Since Rockfire last reported on cyber security, 26,500 National Lottery accounts have been accessed by ‘credential stuffing’.  This involves the copying and pasting of usernames and associated passwords from one system to another. Since many of us do not have the memory or willpower to create new passwords every time we provide personal information online, it is unsurprising that the villains in this particular piece managed as many as 26,500 hits. However, though the account holders in question might not agree, the geeks assure us that credential stuffing is not as clever and therefore not as worrisome as hacking.
Whether your account is accessed by a credential stuffer or a hacker, one of the main concerns is the time that can elapse before any unorthodox activity is detected: six months on average. So an area of urgent focus is the development of processes that can spot a breach more efficiently. Companies such as Palantir mine big data for hints and that is one reason why data scientists are now so sought after.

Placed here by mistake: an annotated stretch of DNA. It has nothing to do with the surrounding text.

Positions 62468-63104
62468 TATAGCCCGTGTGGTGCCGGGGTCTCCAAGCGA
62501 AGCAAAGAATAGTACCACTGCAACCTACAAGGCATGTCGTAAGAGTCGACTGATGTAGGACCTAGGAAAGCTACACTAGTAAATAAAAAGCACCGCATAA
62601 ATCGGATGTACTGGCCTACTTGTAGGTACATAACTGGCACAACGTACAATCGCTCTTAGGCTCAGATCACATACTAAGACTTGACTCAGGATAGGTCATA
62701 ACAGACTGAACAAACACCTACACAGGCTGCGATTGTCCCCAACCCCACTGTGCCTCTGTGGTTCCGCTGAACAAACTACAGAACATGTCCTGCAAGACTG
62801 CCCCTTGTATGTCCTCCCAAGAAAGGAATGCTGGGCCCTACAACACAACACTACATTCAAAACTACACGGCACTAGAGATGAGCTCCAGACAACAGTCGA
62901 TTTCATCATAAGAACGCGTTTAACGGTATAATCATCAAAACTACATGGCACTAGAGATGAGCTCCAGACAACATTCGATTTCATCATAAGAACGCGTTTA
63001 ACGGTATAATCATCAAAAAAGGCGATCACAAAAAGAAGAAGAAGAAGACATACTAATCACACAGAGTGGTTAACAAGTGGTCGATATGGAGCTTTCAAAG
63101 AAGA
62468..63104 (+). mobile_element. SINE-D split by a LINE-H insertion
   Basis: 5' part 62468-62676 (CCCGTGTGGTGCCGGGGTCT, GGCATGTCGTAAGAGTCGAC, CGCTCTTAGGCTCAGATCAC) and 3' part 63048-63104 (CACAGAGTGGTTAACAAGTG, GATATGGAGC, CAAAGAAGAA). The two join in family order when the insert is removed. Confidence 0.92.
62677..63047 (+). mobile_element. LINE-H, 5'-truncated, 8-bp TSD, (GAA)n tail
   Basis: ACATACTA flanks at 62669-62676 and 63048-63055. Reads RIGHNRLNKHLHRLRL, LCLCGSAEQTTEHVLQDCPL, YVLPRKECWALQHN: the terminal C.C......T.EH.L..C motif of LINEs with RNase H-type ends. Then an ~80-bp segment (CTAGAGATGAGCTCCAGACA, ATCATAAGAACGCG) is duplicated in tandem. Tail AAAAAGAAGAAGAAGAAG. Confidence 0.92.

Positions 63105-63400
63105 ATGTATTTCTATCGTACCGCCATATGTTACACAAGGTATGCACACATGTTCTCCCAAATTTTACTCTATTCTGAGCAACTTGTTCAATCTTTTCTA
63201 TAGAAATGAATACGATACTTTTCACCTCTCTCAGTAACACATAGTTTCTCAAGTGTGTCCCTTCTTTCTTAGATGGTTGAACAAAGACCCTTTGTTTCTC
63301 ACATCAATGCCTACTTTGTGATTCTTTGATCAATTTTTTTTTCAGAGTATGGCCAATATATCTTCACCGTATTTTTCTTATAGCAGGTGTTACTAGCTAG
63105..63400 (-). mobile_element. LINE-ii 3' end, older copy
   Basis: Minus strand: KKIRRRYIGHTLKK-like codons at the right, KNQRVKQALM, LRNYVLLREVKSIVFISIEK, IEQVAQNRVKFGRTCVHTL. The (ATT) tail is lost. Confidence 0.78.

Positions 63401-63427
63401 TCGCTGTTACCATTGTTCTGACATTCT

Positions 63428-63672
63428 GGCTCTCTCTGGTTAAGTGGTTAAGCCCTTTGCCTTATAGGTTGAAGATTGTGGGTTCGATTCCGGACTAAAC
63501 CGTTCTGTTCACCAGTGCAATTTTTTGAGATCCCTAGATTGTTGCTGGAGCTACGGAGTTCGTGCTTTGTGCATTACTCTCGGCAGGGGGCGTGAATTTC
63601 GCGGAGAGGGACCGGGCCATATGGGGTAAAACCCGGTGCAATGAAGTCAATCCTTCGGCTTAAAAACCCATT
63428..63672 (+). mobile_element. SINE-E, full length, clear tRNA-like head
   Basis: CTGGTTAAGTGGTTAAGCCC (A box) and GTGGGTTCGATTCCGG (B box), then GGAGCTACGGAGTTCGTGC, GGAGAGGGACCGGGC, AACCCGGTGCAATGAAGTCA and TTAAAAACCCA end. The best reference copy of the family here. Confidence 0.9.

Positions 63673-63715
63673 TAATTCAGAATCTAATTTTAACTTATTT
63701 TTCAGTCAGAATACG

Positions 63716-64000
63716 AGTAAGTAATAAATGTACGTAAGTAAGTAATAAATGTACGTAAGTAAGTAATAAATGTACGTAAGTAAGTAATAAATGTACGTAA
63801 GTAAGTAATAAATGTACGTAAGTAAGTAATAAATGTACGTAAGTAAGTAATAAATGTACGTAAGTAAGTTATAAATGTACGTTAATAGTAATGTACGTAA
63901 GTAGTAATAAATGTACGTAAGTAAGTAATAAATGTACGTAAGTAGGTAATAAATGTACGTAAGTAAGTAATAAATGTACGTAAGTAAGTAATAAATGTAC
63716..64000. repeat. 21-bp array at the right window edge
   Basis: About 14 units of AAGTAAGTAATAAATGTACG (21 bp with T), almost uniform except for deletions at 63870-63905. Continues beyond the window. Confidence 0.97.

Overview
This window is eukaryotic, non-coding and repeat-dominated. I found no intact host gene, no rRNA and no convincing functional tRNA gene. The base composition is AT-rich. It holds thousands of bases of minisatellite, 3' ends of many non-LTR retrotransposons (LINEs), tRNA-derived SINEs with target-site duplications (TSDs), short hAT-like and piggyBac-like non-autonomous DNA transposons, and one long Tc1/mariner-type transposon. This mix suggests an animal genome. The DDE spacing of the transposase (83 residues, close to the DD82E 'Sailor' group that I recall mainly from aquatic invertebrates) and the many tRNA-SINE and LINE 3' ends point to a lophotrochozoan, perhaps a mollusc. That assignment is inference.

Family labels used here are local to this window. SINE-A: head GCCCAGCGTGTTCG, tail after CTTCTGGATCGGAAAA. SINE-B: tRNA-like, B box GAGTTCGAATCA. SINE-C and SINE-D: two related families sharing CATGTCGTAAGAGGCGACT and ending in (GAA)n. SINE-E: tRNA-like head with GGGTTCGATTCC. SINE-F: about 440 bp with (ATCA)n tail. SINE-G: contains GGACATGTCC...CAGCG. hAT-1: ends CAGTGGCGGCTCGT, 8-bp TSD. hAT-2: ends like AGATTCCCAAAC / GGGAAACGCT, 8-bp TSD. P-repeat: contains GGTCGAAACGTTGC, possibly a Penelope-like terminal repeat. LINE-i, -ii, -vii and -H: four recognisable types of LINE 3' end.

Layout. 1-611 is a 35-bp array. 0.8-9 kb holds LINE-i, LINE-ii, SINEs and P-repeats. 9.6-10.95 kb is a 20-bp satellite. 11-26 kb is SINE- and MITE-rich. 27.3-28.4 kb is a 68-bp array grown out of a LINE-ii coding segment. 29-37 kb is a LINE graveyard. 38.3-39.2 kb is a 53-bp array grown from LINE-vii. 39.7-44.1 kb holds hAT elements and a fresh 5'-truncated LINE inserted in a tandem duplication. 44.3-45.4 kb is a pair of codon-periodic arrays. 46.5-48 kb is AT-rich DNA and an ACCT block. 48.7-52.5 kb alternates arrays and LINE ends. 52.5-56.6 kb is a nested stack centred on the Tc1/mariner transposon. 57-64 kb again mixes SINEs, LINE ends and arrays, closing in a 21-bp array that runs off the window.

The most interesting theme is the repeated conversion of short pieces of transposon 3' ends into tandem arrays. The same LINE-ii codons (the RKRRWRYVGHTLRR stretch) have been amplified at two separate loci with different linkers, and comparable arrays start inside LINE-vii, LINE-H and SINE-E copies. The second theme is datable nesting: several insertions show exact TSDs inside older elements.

As we obsess about cyber-attacks, however, it is tempting to forget the wider world of security that existed before the Internet and remains a booming business: a densely segmented industry flourishing to keep things safe.
G4S, in the news today as it sells its operations in Israel, Control Risks, Kroll and Northbridge are but four of the better known operators in war zones, protecting civilians and high value targets and providing lucrative work for ex-military personnel into the bargain.
Other ex-soldiers, like Alisatair Cole of the Lifesigns Group, teach survival in hostile environments to journalists, charity workers and adventurous tourists. Or they might, like Vallis Commodities, offer risk mitigation services such as as collateral management or stock monitoring to trading companies or commodity financiers.
In the booming construction business that the UK will need if it is to address its housing problem, there is an ongoing requirement for access and entry monitors so any firm involved in the manufacture or monitoring of CCTV systems or biometrics should be feeling optimistic. Biometrics identifiers now go way beyond fingerprints and retinas. Palm veins, saliva and voices are all unique to their owners and can be registered to facilitate identification.
The choice is huge and so is the potential market for investment.